Go with the flow…

“The simple phrase Go with the flow is actually very significant spiritually. The ancient Greek philosopher Heraclitus declared that life is like a river – you cannot step into it in the same place twice. Existence is always new, yet we are tempted to be bring old reactions to it. When we find ourselves resisting anything – which basically means saying no – we are usually trying to impose an old belief or habit on a new situation.
The law of Least Effort bids us to recognize the newness of life by allowing it to unfold without interference. It tells us to be in the moment, to look for Nature’s help, and stop blaming anyone or anything outside ourselves. In the flow, spirit is already organizing the millions upon millions of details that uphold life – from the infinite processes needed to keep a single cell alive vast intricacies of evolving universe. By connecting the spirit, we ride this cosmic organizing power and take advantage of it.”
From The Seven Spiritual Laws of Success for Parents: Guiding Your Children to Success and Fulfilment by Deepak Chopra

I discovered this book when my second child was about 2 years old. It gives concrete and simple examples of how to talk to your children about profound spiritual lessons. The Seven Spiritual Laws (from child’s point of view) are as follows:

  1. Everything is possible.
  2. If you want something, give it.
  3. When you make a choice, you change the future.
  4. Don’t say no – go with the flow.
  5. Every time you wish or want, you plant a seed.
  6. Enjoy the journey.
  7. You are here for a reason.

These are amazing laws to live by. These principles have been unfolding in my life, especially on my parenting journey. My children are my greatest inspirations for living a life full of love and joy. Chopra’s explorations and insights are consistent with my research and experiences in human development and wellbeing.

“A parent isn’t an authority. You and your child are both souls; you are both embarked on a journey of soul-making…every family is a communion of souls.” ~Deepak Chopra

Click the link for my favorite writing on children…“On Children” by Kahlil Gibran

Disclaimer: Positive Reframe shares resources with the intent of the positive progression of informed decision making related to issues associated with emotional, relational, physical and spiritual wellness. While I share personal and professional perspectives, my writings reflect my personal opinion and not intended to substitute professional advice, diagnosis, and treatment. The online medium does not lend itself to the level of detail and rapport building required for thorough assessment and therapeutic intervention. Thus the content shared on this page is for informational purposes only. To make well-informed decisions that best meet your family’s unique needs, I highly recommend exploring and researching available options, consulting primary health care providers, engaging in respectful dialogue with friends and family as well as seek referrals from a trusted source for professional counseling. I am a Licensed Marriage and Family Therapy in the state Illinois, USA.

Children are sages…

After observing and working with hundreds of children as well as having my own, I have discovered:
1) Children are sages. They are naturally present and connected to their innate intelligence as they have less negativity and filters that block their senses. They also operating at different brain frequencies due to their developmental stage.
2) Due to their heighten sensitivities and lack of filters, any negative energy directed at them is often perceived as YELLING at them (which will trigger the fight, flight or freeze stress responses-fight doesn’t kick in till about age 2).
3) “I’m bored” typically means that they are experiencing negative or uncomfortable feelings that they are unaware of and cannot identify.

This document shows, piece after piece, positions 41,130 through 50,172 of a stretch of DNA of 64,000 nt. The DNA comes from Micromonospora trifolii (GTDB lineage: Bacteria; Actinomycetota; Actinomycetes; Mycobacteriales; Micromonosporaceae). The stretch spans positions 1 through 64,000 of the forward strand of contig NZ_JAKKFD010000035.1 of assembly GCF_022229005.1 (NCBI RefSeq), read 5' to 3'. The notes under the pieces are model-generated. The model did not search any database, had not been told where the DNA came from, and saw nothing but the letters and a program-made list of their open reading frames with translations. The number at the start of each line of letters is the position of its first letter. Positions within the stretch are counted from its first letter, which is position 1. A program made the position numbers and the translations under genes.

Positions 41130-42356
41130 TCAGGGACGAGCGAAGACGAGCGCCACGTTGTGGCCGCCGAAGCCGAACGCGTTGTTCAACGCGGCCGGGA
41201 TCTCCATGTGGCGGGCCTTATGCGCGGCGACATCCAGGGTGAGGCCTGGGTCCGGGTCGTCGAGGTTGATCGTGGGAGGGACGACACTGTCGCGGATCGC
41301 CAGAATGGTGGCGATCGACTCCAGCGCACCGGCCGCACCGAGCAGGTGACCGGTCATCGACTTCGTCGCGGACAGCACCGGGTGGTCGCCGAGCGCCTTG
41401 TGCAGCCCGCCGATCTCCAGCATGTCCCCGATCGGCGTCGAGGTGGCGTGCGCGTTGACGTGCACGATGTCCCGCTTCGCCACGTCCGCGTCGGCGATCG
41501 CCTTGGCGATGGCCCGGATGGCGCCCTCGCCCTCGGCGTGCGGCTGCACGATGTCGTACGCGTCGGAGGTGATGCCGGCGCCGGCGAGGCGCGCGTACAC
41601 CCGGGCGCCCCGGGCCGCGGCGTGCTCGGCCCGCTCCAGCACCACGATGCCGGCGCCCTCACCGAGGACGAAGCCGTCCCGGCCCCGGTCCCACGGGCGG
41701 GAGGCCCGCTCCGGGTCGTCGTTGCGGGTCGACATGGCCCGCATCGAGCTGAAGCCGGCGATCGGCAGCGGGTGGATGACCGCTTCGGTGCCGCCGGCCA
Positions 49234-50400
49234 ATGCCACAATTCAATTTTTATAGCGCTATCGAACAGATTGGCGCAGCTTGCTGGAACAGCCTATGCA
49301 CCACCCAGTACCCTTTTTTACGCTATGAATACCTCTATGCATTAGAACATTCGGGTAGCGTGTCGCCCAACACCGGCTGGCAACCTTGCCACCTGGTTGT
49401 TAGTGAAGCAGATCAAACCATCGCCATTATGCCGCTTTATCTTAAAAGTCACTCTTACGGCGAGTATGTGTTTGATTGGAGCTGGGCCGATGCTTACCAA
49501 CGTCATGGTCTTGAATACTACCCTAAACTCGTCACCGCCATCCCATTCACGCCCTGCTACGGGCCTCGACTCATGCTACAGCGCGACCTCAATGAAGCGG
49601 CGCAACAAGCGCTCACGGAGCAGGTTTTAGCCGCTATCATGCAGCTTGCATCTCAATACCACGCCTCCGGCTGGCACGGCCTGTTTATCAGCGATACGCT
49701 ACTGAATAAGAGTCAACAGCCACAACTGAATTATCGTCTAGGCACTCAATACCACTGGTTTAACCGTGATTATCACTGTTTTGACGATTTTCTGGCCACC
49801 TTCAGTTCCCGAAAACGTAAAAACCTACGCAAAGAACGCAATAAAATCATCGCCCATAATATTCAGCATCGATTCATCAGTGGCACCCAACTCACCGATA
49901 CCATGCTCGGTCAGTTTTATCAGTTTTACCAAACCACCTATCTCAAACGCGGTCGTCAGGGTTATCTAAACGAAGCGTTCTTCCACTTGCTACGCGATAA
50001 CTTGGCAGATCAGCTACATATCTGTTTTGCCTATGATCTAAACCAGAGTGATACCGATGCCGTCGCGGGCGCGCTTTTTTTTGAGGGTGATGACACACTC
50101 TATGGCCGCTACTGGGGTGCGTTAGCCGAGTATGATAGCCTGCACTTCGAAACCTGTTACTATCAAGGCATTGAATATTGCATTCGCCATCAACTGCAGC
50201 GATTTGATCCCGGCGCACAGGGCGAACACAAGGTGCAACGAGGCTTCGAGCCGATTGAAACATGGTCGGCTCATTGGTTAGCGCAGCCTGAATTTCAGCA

4) “It’s weird” usually means that are aware of some negative or uncomfortable feelings but don’t know what they are or how to describe them.
5) All negative behavior comes from a state of stress and/or unmet need. Most often they are physiologically or emotionally uncomfortable and unable to identify or communicate their feelings/needs, as well as lack the skillset to get their needs met effectively. Even if they should know what to do because you’ve said it 100 times, when triggered into a state of stress, they are unable to access that part of the brain till they feel calm and safe.
Please treat children how you wish you were treated when you were young. It really makes a difference as you are programming their brains for love or fear and what is done to them, they will do to society.
Check out my post summarizes common stressors and Enriching Resiliency & Connections as a family.
Take Wonderful Care,
Debra
Disclaimer: Positive Reframe shares resources with the intent of the positive progression of informed decision making related to issues associated with emotional, relational, physical and spiritual wellness. While I share personal and professional perspectives, my writings reflect my personal opinion and not intended to substitute professional advice, diagnosis, and treatment. The online medium does not lend itself to the level of detail and rapport building required for thorough assessment and therapeutic intervention. Thus the content shared on this page is for informational purposes only. To make well-informed decisions that best meet your family’s unique needs, I highly recommend exploring and researching available options, consulting primary health care providers, engaging in respectful dialogue with friends and family as well as seek referrals from a trusted source for professional counseling. I am licensed to provide Marriage and Family Therapy in the state Illinois, USA

Who’s the Boss?

Positive Reframe...

Much of recorded civilization operates from the assumption that there needs to be hierarchy, someone at the top, a boss to lead, to have power over. My son will sometimes report that I am the boss of him and he has to do what I say. I reflect back that yes, it does feel like I am telling him what to do a lot. I tell him that I don’t want to boss him around and that I want him to be his own boss.  I do know it is my job to protect and teach him healthy behaviors so when he does things that jeopardizes safety or health, I tend to interject. But upon great reflection and listening to my son, I stopped my re-directions, lectures, scowling, and controlling reactions etc. I began to reflect what I was seeing, identifying feelings, and trusting him to figure it out. It might take longer, things break and get messy, and he will get hurt…